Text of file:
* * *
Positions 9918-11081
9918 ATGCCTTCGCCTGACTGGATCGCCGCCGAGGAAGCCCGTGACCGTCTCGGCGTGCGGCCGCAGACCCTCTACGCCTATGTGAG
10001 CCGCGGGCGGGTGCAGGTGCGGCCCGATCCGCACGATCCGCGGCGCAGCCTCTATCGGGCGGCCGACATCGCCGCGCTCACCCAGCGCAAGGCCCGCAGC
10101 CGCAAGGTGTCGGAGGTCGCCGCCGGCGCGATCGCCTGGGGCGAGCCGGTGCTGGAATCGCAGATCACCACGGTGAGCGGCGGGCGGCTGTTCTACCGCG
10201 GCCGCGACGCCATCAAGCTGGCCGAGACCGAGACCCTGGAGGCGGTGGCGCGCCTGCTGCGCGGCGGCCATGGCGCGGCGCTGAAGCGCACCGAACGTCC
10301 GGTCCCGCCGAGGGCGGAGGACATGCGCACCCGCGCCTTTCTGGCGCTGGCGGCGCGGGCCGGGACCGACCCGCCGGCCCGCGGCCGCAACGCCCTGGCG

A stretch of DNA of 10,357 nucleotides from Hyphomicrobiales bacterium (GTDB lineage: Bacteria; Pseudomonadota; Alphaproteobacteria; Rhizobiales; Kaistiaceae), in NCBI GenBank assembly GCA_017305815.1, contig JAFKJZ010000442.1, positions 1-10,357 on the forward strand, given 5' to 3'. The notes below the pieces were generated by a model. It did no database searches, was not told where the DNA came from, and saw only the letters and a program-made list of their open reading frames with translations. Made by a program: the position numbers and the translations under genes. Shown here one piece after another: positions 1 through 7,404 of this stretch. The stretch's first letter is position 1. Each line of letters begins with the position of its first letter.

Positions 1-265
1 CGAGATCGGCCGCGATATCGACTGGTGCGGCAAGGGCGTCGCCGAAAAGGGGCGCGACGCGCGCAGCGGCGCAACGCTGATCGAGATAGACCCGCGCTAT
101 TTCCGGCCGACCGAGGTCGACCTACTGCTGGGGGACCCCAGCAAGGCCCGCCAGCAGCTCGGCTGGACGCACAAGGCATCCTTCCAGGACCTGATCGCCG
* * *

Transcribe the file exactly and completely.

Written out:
Positions 9918-11081
9918 ATGCCTTCGCCTGACTGGATCGCCGCCGAGGAAGCCCGTGACCGTCTCGGCGTGCGGCCGCAGACCCTCTACGCCTATGTGAG
10001 CCGCGGGCGGGTGCAGGTGCGGCCCGATCCGCACGATCCGCGGCGCAGCCTCTATCGGGCGGCCGACATCGCCGCGCTCACCCAGCGCAAGGCCCGCAGC
10101 CGCAAGGTGTCGGAGGTCGCCGCCGGCGCGATCGCCTGGGGCGAGCCGGTGCTGGAATCGCAGATCACCACGGTGAGCGGCGGGCGGCTGTTCTACCGCG
10201 GCCGCGACGCCATCAAGCTGGCCGAGACCGAGACCCTGGAGGCGGTGGCGCGCCTGCTGCGCGGCGGCCATGGCGCGGCGCTGAAGCGCACCGAACGTCC
10301 GGTCCCGCCGAGGGCGGAGGACATGCGCACCCGCGCCTTTCTGGCGCTGGCGGCGCGGGCCGGGACCGACCCGCCGGCCCGCGGCCGCAACGCCCTGGCG

A stretch of DNA of 10,357 nucleotides from Hyphomicrobiales bacterium (GTDB lineage: Bacteria; Pseudomonadota; Alphaproteobacteria; Rhizobiales; Kaistiaceae), in NCBI GenBank assembly GCA_017305815.1, contig JAFKJZ010000442.1, positions 1-10,357 on the forward strand, given 5' to 3'. The notes below the pieces were generated by a model. It did no database searches, was not told where the DNA came from, and saw only the letters and a program-made list of their open reading frames with translations. Made by a program: the position numbers and the translations under genes. Shown here one piece after another: positions 1 through 7,404 of this stretch. The stretch's first letter is position 1. Each line of letters begins with the position of its first letter.

Positions 1-265
1 CGAGATCGGCCGCGATATCGACTGGTGCGGCAAGGGCGTCGCCGAAAAGGGGCGCGACGCGCGCAGCGGCGCAACGCTGATCGAGATAGACCCGCGCTAT
101 TTCCGGCCGACCGAGGTCGACCTACTGCTGGGGGACCCCAGCAAGGCCCGCCAGCAGCTCGGCTGGACGCACAAGGCATCCTTCCAGGACCTGATCGCCG